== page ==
The Claims

A home remedy for generations, Epsom foot soaks are purported to relieve aches and pains, decrease inflammation, improve circulation, and soften and deodorize the feet. Epsom salt is also claimed to have anti-fungal and anti-microbial properties — and soaking feet in Epsom salt baths is reported to help heal a variety of foot and skin infections, including athlete’s foot, toenail fungus and small wounds. Epsom salt is even claimed to detoxify the body and relieve stress. However, the benefits of Epsom salt is mostly based on personal testimonies and its longstanding reputation, as there is little research to back up these claims.

The Research: Skin Absorption of Minerals

Since magnesium deficiency can lead to foot cramps and pain, Epsom foot soaks are believed promote magnesium absorption through the skin which helps relax muscles and nerves and lessen foot discomfort. But there isn’t research that supports topical application of magnesium is effective in increasing body magnesium stores, according to a 2012 review published in “International Journal of Cosmetic Science.” However, another review article published in the June 2014 issue of “Experimental Biology and Medicine” suggests that skin absorption could occur given the right conditions — such as with heat or high salt concentrations. In addition, minerals from the water are able to be absorbed if the skin is broken, as in a cut or scratch.

The Research: Healing Properties

Epsom salt is also touted to have anti-bacterial and anti-fungal properties. While there is a lack of research supporting these benefits, there may be some reasons why these foot soaks work. First, soaking feet in water will help clean the feet, removing substances that may risk or worsen infections. Warm or hot water improves blood flow to the skin which can promote healing. Because most bacteria do not thrive in a salty environment, soaking feet in Epsom salt could inhibit the growth of the microorganisms that cause infection. Finally, soaking feet in warm or hot water feels good. It’s relaxing, soothing and reduces stress, and this may simply make you feel better.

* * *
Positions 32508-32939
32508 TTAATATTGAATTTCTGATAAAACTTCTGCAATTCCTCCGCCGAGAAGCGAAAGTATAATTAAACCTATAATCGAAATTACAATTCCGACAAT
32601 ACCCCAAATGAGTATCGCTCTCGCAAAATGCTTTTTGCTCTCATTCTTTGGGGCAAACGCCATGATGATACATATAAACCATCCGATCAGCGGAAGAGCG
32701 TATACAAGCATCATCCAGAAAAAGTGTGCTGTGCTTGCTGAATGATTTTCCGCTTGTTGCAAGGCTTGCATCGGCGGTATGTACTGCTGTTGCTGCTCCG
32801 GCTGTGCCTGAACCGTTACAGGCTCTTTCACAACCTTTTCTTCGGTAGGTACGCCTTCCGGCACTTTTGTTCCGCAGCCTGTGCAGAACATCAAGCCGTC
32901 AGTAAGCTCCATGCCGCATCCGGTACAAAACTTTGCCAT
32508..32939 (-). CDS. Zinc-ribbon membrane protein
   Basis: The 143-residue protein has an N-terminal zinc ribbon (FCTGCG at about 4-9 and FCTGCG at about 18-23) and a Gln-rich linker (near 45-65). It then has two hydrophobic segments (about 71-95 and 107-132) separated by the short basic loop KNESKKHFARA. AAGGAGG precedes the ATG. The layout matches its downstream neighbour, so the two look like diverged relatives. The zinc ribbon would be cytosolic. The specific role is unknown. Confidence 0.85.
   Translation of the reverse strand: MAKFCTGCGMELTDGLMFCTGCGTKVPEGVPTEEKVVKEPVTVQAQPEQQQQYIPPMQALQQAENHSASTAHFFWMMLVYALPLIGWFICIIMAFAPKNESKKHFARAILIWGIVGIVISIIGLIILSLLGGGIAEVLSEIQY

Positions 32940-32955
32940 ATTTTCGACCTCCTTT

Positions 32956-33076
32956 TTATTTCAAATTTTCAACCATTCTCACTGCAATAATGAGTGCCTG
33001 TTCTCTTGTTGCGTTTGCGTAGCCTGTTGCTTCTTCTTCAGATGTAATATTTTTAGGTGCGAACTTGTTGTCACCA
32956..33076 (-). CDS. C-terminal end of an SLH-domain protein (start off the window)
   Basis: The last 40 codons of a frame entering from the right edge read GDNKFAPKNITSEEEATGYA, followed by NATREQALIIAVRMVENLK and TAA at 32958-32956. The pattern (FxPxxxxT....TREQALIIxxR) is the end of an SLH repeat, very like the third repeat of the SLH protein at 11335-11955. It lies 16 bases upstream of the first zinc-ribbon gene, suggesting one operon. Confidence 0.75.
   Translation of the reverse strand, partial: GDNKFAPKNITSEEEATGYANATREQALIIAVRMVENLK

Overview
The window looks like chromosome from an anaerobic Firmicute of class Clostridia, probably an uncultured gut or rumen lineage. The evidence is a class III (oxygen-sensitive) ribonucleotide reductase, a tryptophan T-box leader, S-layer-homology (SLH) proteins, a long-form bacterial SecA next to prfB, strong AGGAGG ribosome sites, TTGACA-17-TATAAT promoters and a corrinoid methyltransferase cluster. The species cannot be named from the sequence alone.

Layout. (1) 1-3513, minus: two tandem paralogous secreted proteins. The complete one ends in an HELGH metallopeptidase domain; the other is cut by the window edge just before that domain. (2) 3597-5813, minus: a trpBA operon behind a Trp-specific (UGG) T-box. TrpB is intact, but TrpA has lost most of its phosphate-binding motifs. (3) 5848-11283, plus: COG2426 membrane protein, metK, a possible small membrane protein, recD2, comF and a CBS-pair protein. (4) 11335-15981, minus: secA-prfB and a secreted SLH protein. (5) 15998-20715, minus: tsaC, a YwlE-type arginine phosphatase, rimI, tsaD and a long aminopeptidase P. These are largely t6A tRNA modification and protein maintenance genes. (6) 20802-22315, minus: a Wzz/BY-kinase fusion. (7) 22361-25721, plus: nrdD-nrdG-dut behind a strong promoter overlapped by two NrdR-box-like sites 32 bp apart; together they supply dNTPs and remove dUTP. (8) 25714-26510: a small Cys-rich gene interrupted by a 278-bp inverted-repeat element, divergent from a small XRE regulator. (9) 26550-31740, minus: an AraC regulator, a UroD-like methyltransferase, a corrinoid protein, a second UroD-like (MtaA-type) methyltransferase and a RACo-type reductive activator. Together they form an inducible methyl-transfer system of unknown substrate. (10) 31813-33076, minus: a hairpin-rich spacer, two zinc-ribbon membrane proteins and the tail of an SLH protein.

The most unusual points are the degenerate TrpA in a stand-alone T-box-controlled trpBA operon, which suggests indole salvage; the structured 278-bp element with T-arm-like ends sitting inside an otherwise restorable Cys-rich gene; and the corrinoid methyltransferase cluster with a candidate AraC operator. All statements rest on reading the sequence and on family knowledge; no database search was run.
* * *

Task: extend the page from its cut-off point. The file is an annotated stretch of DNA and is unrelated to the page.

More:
How to Soak Feet in Epsom Salt

To enjoy a Epsom foot soak, add one half cup of salts to a small tub that holds enough warm water to cover the feet up to the ankles. Or add 2 cups to a standard size bath tub. Soak feet for 30 to 60 minutes. Combining Epsom salt with essential oil is a relaxing aromatherapy bath treatment. Store the essential oil in a jar with a lid and add a few spoonfuls to bath water.

Precautions

Topical Epsom salt is not known to have any negative impacts on health; however, excess use of Epsom foot baths can result in dried, cracked skin on the feet. Use a foot bath only two to three times a week for duration of 30 to 60 minutes. Individuals with very dry skin should try using less Epsom salt and massage the feet with moisturizer after drying them. Even though Epsom salt may help heal of minor wounds, in certain cases medical treatment will be necessary. If you have diabetes, or if you have nerve damage or poor blood flow to the feet, consult your doctor first with any sores, wounds, redness, swelling or foot pain. Anyone with severe foot pain or redness or pain following a foot injury should also see a doctor.

Source: LiveStrong.com

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tips to prevent blisters

Tips on How to Prevent & Treat Blisters

Don’t let painful blisters keep you from staying active! Stay on your feet with these helpful tips from Today’s Podiatrist.

How do blisters form?
Blisters form when there is friction against the foot, which can cause the outer layer of the skin to rub together, separate, and fill with fluid.

What causes blisters?
• Ill-fitting shoes
• Sweaty feet, especially if you do not wear moisture-wicking socks

Should I pop the blisters?
You should never pop blisters because you can run the risk of potential infection. Those with diabetes or poor circulation and the immunocompromised are at increased risk for developing infection.

If I can’t pop the blisters, how should I treat them?
• Apply a Band-Aid or gauze to the affected area
• Avoid whatever footwear caused the initial irritation and blister development
Make an appointment with Foot & Ankle Center if the area starts to smell or have discharge

How can I prevent blisters from forming?

• Buy proper-fitting shoes. Get your feet professionally measured so you are confident in your foot size and always remember to go shoe shopping toward the end of the day, as feet tend to swell during the day and physical activities.
• Wear moisture-wicking socks to prevent excess moisture, which can lead to blister formation.
• Try using different foot powders and creams to keep friction to a minimum.